Flash Classes: Polaris, Seeking PCK, and Five-Second Versions

Author’s note: During CFAR’s 4.5d workshops, concepts that had been formalized as “techniques,” and which could be described as algorithms and practiced in isolation, generally received 60+ minute sessions. Important concepts which did not have direct practical application, or which had not been fully pinned down, were often instead taught as 20-minute “flash classes.” The idea was that some things are well worth planting as seeds, even if there was not room in the workshop to water and grow them. There were some 30 or 40 flash classes taught at various workshops over the years; the most important dozen or so make up the next few entries in this sequence.


Imagine the following three dichotomies:

  • A high school student mechanically following the quadratic formula, step by step, versus a mathematician who has a deep and nuanced understanding of what the quadratic formula is doing, and uses it because it’s what obviously makes sense

  • A novice dancer working on memorizing the specific steps of a particular dance, versus a novice who lets the music flow through them and tries to capture the spirit

  • A language student working on memorizing the rules of grammar and conjugation, versus one who gesticulates abundantly and patches together lots of little idioms and bits of vocabulary to get their points across

By now, you should have a set of concepts that help you describe the common threads between these three stories. You can point at goal factoring and turbocharging, and recognize ways in which the first person in each example is sort of missing the point. Those first three people, as described, are following the rules sort of just because—they’re doing what they’re supposed to do, because they’re supposed to do it, without ever pausing to ask who’s doing the supposing, and why. The latter three, on the other hand, are moved by the essence of the thing, and to the extent that they’re following a script, it’s because they see it as a useful tool, not that they feel constrained by it.

How does this apply to a rationality workshop?

Imagine you’re tutoring someone in one of the techniques—say, TAPs—and they interrupt to ask “Wait, what was step three? I can’t remember what came next,” and you realize that you don’t remember step three, either. What do you do?

You could give up, and just leave them with an incomplete version of the technique.

You could look back through the workbook, and attempt to piece together something that makes sense from bullet points that don’t really resonate with your memory of the class.

Or you could just take a broader perspective on the situation, and try to do the sensible thing. What seems like a potentially useful next question to ask? Which potential pathways look fruitful? What step three would you invent, if you were coming up with TAPs on your own, for the first time?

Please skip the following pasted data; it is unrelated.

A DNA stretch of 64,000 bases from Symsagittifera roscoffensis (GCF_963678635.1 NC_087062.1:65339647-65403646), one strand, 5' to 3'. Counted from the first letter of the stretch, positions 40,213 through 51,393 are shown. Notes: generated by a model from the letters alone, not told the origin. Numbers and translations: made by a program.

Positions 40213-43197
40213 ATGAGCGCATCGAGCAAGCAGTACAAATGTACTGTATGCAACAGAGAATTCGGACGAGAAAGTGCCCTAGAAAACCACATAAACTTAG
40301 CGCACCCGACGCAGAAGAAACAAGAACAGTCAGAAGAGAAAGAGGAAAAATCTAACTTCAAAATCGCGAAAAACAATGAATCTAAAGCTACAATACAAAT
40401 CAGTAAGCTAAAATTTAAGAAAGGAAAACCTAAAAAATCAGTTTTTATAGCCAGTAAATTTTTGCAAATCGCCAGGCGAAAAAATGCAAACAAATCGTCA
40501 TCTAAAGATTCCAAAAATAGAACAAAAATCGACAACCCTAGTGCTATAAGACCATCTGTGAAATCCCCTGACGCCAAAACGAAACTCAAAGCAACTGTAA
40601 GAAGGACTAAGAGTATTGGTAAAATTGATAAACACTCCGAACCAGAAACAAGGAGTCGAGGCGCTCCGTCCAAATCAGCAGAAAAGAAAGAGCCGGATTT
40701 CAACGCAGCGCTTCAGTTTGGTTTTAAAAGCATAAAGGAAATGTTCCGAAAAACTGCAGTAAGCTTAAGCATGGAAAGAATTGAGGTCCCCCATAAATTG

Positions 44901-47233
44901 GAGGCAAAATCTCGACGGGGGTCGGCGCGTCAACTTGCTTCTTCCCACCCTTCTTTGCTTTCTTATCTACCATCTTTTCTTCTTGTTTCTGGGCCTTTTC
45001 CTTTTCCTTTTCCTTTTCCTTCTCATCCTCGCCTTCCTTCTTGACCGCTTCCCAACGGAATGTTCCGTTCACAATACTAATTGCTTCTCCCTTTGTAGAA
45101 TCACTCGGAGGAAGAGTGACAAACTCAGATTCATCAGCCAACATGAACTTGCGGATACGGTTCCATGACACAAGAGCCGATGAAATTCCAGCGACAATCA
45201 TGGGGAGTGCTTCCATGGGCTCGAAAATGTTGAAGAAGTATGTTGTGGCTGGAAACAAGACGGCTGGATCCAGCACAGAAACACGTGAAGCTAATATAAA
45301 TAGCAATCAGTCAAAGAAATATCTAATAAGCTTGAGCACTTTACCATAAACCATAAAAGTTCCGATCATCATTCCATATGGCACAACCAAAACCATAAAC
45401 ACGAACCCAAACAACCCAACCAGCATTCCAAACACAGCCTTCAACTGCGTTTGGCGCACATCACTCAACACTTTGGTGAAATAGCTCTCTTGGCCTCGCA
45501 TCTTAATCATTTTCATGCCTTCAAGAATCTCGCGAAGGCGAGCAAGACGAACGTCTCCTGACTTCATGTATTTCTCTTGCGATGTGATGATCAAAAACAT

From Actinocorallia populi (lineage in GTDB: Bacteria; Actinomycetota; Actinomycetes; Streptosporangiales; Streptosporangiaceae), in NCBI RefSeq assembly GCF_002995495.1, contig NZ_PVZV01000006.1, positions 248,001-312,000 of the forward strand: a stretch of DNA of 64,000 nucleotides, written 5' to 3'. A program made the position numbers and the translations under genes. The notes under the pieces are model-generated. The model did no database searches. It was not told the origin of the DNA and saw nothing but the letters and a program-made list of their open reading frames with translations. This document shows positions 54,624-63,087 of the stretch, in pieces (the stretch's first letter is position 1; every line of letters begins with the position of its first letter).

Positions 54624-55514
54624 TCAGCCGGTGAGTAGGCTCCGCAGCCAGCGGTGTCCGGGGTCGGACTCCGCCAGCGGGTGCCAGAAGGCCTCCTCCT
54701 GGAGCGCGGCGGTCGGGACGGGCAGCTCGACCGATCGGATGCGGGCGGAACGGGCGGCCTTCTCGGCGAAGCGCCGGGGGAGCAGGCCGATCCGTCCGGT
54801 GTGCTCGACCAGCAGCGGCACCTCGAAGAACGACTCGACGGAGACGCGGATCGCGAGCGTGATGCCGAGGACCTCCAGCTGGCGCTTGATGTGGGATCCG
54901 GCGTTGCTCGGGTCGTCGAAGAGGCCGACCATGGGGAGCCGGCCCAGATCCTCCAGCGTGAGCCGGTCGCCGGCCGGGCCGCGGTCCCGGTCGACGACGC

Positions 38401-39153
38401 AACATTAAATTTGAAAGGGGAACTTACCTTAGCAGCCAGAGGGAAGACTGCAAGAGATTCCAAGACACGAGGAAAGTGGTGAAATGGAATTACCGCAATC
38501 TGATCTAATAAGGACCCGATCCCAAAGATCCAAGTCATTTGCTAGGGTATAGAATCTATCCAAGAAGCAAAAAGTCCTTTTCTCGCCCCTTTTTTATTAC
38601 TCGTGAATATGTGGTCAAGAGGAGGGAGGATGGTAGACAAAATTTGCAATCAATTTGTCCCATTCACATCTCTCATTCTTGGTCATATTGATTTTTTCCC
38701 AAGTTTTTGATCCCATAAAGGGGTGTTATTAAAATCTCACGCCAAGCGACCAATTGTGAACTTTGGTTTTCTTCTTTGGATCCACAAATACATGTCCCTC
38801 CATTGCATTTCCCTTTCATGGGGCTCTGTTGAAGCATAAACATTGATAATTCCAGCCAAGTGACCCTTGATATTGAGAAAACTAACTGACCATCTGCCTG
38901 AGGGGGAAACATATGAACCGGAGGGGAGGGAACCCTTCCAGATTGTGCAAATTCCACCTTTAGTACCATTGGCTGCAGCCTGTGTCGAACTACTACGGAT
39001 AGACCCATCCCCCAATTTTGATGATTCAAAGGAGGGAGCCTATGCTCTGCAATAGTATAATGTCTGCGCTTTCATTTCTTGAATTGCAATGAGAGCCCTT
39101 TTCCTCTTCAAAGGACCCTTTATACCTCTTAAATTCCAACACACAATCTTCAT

The basic CFAR algorithms—like the steps of a dance or the particulars of the quadratic formula—are often helpful. But they can become a crutch or a hindrance if you stick to them too closely, or follow them blindly even where they don’t seem quite right. The goal is to develop a general ability to solve problems and think strategically—ideally, you’ll use the specific, outlined steps less and less as you gain fluency and expertise. It can be valuable to start training that mindset now, even though you may not feel confident in the techniques yet.

You can think of this process as keeping Polaris in sight. There should be some sort of guiding light, some sort of known overall objective that serves as a check for whether or not you’re still pointed in the right direction. In the case of applied rationality, Polaris is not rigid, algorithmic proficiency, but a fluid and flexible awareness of all sorts of tools and techniques that mix and match and combine in whatever way you need them to.

Or, in other words: you’re here to solve your problems and achieve your goals. Everything else in this sequence is useful only insofar as it helps with that.

Seeking PCK (Pedagogical Content Knowledge)

A lot of teacher training in the USA focuses on broad teaching techniques that apply to just about any topic. Whether the topic is math, history, biology, or literature, teachers need to know how to design lesson plans and how to gain and keep control in the classroom. These domain-general teaching skills sometimes get referred to collectively as pedagogical knowledge (PK).

This is in contrast to content knowledge (CK), which is the teacher’s particular expertise in the topic being taught (e.g. knowledge of how to solve a quadratic equation).